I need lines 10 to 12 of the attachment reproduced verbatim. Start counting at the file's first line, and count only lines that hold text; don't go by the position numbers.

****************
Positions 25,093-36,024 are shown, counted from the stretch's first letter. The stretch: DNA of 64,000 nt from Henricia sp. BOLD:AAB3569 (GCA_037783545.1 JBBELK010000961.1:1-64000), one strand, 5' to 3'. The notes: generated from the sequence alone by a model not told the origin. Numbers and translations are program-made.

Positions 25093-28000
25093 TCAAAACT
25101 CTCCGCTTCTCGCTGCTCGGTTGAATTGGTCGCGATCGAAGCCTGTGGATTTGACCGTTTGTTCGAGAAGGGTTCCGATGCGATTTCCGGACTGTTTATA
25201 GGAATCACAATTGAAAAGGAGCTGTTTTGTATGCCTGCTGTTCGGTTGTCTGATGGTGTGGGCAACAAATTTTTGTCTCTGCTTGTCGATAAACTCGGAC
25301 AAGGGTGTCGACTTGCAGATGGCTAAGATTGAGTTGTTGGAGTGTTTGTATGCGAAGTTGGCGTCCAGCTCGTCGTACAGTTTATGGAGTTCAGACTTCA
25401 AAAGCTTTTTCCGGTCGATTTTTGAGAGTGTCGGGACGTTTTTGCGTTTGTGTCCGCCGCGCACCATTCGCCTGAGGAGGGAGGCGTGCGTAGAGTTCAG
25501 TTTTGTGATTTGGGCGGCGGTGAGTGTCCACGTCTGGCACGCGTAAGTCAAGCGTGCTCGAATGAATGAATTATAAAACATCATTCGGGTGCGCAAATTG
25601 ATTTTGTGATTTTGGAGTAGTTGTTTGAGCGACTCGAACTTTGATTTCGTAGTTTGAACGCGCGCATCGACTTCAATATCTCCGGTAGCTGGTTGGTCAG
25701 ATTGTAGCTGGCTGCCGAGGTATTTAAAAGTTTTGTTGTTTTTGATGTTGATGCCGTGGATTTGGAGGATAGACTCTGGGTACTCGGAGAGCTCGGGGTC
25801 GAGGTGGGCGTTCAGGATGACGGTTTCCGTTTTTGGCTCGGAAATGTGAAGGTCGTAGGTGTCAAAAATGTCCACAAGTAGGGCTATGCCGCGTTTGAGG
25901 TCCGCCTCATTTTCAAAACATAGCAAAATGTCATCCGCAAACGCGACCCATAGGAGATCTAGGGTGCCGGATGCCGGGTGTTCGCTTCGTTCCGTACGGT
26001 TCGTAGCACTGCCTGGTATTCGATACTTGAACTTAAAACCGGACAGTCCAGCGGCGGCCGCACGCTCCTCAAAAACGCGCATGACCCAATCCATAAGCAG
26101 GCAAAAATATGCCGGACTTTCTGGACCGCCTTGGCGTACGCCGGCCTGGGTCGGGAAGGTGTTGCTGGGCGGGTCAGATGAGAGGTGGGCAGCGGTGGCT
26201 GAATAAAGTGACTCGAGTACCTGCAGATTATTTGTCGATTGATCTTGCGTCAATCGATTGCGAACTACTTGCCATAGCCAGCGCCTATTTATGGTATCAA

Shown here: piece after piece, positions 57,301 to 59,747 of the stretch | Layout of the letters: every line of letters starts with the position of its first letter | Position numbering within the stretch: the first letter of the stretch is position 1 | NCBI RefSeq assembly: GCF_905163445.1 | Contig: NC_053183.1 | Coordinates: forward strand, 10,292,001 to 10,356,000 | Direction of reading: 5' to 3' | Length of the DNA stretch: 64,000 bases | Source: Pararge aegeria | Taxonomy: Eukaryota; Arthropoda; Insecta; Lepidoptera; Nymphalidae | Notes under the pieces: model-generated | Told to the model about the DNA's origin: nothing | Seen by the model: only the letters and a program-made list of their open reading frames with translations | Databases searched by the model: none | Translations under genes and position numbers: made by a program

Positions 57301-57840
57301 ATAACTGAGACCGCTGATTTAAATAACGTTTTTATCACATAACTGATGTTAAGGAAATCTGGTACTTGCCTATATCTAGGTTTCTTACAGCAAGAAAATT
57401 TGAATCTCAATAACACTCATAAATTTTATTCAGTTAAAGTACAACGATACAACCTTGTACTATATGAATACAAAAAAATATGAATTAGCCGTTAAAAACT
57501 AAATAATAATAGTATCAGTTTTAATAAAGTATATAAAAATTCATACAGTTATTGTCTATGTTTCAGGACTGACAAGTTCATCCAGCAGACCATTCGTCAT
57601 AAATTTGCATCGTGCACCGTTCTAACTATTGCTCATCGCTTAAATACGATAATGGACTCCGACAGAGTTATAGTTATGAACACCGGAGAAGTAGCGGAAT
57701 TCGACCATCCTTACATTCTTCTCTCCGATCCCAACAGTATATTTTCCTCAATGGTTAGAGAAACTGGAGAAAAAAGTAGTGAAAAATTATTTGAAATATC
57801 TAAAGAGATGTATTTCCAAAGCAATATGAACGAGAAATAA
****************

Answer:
25701 ATTGTAGCTGGCTGCCGAGGTATTTAAAAGTTTTGTTGTTTTTGATGTTGATGCCGTGGATTTGGAGGATAGACTCTGGGTACTCGGAGAGCTCGGGGTC
25801 GAGGTGGGCGTTCAGGATGACGGTTTCCGTTTTTGGCTCGGAAATGTGAAGGTCGTAGGTGTCAAAAATGTCCACAAGTAGGGCTATGCCGCGTTTGAGG
25901 TCCGCCTCATTTTCAAAACATAGCAAAATGTCATCCGCAAACGCGACCCATAGGAGATCTAGGGTGCCGGATGCCGGGTGTTCGCTTCGTTCCGTACGGT